Radioactive tritium has poisoned groundwater near at least 14 reactors in the U.S., including in Kewaunee, Wis. Groundwater is contaminated with tritium above Environmental Protection Agency and Nuclear Regulatory Commission allowances under the communities of Braidwood, Ill., Dresden, Ill., Brookhaven, N.Y., Palo Verde, Ariz., Indian Point, N.Y., Diablo Canyon, Calif., San Onofre, Calif., and Kewaunee.
Nuclear is so dirty Germany legislated a national phase-out of its 17 reactors by 2025. That 1998 decision was based partly on government studies that found high rates of childhood leukemia in areas near German reactors. In July 2007 the European Journal of Cancer Care published a similar report by Dr. Peter Baker of the Medical University of South Carolina that found elevated leukemia incidence in children near U.S. reactors.
U.S. Rep. Ed Markey, D-Mass., complained to the Nuclear Regulatory Commission in 2005: “The nuclear industry and the NRC have automatically dismissed all studies that link increased cancer risk to exposure to low levels of radiation. The NRC needs to study — not summarily dismiss — the connection between serious health risks and radiation released from nuclear reactors.”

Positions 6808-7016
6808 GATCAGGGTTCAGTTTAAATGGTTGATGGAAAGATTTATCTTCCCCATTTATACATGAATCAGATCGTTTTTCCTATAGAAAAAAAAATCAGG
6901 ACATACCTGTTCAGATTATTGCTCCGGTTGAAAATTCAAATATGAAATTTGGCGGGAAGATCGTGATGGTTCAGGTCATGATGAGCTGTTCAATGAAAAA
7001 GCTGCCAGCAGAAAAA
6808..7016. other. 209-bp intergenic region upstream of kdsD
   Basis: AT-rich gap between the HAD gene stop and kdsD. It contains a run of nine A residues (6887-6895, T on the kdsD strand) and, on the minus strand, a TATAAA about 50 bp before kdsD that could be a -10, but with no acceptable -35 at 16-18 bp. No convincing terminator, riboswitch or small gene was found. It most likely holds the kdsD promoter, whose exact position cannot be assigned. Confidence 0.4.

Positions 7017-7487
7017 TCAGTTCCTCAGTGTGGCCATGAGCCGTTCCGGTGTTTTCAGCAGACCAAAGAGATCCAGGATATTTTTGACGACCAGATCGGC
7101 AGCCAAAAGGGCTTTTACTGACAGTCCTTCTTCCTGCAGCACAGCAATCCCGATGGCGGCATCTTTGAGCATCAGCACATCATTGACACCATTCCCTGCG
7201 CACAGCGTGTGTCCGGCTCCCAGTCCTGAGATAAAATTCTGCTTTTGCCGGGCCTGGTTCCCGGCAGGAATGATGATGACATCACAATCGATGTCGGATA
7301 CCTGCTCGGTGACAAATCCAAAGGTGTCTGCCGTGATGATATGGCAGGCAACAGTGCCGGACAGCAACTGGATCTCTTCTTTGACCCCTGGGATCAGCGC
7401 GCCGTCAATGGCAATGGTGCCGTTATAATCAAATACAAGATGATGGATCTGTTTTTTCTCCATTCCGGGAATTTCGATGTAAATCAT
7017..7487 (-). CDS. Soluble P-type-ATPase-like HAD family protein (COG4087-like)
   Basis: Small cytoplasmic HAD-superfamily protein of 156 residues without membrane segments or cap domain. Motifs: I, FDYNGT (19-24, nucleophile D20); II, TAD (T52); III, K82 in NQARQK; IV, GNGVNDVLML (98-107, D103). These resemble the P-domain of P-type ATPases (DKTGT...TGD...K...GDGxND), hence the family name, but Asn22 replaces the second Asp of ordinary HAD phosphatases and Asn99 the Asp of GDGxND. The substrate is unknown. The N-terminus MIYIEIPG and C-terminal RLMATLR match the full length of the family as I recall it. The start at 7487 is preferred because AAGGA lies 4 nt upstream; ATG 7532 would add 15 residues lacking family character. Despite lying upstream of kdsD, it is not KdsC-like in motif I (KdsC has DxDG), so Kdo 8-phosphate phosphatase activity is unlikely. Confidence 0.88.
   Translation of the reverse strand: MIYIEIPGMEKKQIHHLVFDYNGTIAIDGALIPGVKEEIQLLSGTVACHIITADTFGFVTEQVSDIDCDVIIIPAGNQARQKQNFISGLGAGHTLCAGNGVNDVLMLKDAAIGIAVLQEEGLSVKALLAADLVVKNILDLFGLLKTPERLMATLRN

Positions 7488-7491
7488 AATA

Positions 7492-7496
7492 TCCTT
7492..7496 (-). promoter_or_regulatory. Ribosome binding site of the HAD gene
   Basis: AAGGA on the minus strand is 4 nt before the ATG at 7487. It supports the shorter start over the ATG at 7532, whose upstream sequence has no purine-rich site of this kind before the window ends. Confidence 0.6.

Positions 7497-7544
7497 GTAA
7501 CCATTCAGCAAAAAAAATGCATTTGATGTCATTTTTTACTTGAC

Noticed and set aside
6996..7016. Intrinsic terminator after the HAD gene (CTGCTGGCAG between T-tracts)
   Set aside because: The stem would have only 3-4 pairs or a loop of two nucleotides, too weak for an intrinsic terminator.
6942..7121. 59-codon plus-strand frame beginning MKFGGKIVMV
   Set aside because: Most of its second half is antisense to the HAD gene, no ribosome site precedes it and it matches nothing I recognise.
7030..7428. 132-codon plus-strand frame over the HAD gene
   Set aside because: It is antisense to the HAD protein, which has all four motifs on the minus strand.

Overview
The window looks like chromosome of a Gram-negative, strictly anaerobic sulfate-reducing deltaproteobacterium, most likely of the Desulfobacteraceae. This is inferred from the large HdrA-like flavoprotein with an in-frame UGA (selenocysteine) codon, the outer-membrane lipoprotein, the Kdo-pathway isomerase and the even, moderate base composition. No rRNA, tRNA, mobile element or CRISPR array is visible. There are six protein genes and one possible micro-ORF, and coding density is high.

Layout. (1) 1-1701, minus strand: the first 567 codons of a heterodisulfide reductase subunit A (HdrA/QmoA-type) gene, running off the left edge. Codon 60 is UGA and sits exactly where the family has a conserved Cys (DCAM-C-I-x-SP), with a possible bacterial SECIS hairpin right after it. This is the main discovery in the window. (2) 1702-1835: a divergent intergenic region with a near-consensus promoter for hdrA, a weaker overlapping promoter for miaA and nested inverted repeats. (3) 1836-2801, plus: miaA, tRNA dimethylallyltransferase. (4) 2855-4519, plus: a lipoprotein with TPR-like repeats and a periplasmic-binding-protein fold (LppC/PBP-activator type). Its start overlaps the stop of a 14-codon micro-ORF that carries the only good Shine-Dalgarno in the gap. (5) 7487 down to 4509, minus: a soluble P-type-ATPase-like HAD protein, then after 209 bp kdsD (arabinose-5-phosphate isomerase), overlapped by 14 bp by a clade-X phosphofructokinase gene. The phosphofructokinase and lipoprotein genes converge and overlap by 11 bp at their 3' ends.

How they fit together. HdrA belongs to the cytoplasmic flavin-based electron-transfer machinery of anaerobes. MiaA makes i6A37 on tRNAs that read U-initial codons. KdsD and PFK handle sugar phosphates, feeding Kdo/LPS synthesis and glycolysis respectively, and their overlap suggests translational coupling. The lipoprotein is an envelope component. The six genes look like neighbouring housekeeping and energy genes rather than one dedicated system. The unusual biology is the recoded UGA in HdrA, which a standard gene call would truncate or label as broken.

The Oxford Research Group’s 2007 study, “Too Hot to Handle,” called the hope of quickly building new reactors a “pipe dream.” In his 2008 book, Carbon-Free and Nuclear-Free: A Roadmap for U.S. Energy Policy, Dr. Arjun Makhijani, president of the Institute for Energy and Environmental Research, said, “Even the leaders of the nuclear industry have said that they will not build new plants without 100 percent federal loan guarantees.”
Lester Brown, president of the Earth Policy Institute, wrote “The Flawed Economics of Nuclear Power” in 2008, noting, “While little private capital is going into nuclear power, investors are pouring tens of billions of dollars into wind farms each year. And while the world’s nuclear-generating capacity is estimated to expand by only 1,000 megawatts this year, wind-generating capacity will likely grow by 30,000 megawatts.”
The Washington Post reported less than two months ago that “leading environmental figures, including former Vice President Al Gore, remain skeptical of nuclear’s promise.” That’s due to the high cost of construction and the threat of nuclear-weapons proliferation. Leading security and big-business figures are skeptical for similar reasons.
The U.S. Commission on the Prevention of Weapons of Mass Destruction Proliferation and Terrorism has called for ending subsidies that would expand nuclear power. In its Oct. 21 report, “The Clock Is Ticking,” the commission recommended that the “U.S. … work internationally toward strengthening the non-proliferation regime … discouraging, to the extent possible, the use of financial incentives in the promotion of civil nuclear power.”
Nuclear power’s pollution burden already is carried by the public. This is bailout enough. The industry should not also be allowed to unload on us its overwhelming financial risks.
— John LaForge of Luck, Wis., is a staff member for the independent action group Nukewatch and edits its quarterly newsletter.